Tuesday, October 01, 2013

Magistrate Rules On Admissibility of Expert Opinion In Negligent Supervision Suit Against LDS Church

In A.R. v. Corporation of the President of the Church of Jesus Christ of Latter-day Saints, 2013 U.S. Dist. LEXIS 140679 (D CO, Sept. 30, 2013), a Colorado federal magistrate judge ruled on an expert's qualifications and the portions his report that are admissible in a lawsuit charging the LDS Church with negligent hiring, negligent supervision, breach of fiduciary duty, and outrageous conduct.  The suit was filed by a 15-year old who had sexual relations with a 40-year old LDS Sunday school teacher who, she subsequently found out through Facebook, was engaged to another woman. The teacher, who has plead guilty to sexual assault, is also being sued. In assessing the expert's qualifications, the court said in part:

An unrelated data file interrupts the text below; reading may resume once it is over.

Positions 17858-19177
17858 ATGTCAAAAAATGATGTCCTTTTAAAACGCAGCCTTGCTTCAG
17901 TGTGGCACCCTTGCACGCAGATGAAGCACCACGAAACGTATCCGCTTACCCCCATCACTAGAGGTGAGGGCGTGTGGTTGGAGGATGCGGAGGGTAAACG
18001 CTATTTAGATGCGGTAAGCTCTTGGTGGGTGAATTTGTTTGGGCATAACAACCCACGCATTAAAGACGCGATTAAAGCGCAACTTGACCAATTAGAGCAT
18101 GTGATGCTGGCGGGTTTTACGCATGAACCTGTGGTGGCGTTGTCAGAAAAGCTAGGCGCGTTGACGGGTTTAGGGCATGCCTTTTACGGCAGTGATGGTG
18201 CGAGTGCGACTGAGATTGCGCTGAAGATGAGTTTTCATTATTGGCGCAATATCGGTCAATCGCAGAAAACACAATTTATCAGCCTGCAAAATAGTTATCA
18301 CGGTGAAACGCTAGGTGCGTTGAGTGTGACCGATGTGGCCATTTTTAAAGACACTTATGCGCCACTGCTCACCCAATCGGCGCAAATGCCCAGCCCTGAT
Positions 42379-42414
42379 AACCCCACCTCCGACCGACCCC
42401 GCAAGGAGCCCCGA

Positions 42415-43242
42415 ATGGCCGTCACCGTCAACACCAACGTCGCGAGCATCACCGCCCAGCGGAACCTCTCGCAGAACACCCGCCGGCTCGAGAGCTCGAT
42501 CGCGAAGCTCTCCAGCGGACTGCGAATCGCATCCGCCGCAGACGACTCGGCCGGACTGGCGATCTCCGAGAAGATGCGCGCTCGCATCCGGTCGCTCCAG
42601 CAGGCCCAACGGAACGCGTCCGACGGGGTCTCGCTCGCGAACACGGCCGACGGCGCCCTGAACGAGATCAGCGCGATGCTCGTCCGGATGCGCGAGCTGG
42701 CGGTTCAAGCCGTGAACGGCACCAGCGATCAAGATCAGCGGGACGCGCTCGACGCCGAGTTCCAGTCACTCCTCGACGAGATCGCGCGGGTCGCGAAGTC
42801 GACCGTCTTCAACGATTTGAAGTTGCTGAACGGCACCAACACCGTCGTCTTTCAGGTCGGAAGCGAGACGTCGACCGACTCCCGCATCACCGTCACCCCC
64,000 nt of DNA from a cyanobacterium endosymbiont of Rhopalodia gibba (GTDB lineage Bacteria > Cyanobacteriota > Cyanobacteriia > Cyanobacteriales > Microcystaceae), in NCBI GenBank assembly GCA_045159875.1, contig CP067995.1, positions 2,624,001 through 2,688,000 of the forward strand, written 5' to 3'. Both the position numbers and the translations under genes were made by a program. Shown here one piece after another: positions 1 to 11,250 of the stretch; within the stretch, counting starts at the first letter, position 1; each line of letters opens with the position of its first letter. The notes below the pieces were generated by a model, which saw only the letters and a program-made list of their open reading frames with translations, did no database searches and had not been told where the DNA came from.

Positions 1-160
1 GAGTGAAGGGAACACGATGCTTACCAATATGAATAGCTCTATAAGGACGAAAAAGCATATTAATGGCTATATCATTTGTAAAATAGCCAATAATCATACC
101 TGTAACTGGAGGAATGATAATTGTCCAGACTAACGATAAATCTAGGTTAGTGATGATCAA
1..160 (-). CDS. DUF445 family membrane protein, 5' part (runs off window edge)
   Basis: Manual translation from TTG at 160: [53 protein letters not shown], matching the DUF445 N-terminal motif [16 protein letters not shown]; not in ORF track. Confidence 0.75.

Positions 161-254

... [A]bsent any proof that there is a specific standard of care that applies to churches who are hiring Sunday school teachers, Mr. Isenstadt is qualified to render an opinion regarding the limited topic of the desirability of conducting a background check as part of hiring practices in general.

1 comment:

John Pack Lambert said...

The big problem I see here is that the accused in this case was not "highered" as a teacher. He was called as a teacher. This was an assignment extended by the bishop, with no monetary renumeration. The attempt to treat non-paid people who don't even exactly volunteer under the same rules as employees will be greatly detrimental to the work of churches. It also would seem to mandate more records on the part of churches and undermine a separation from the government.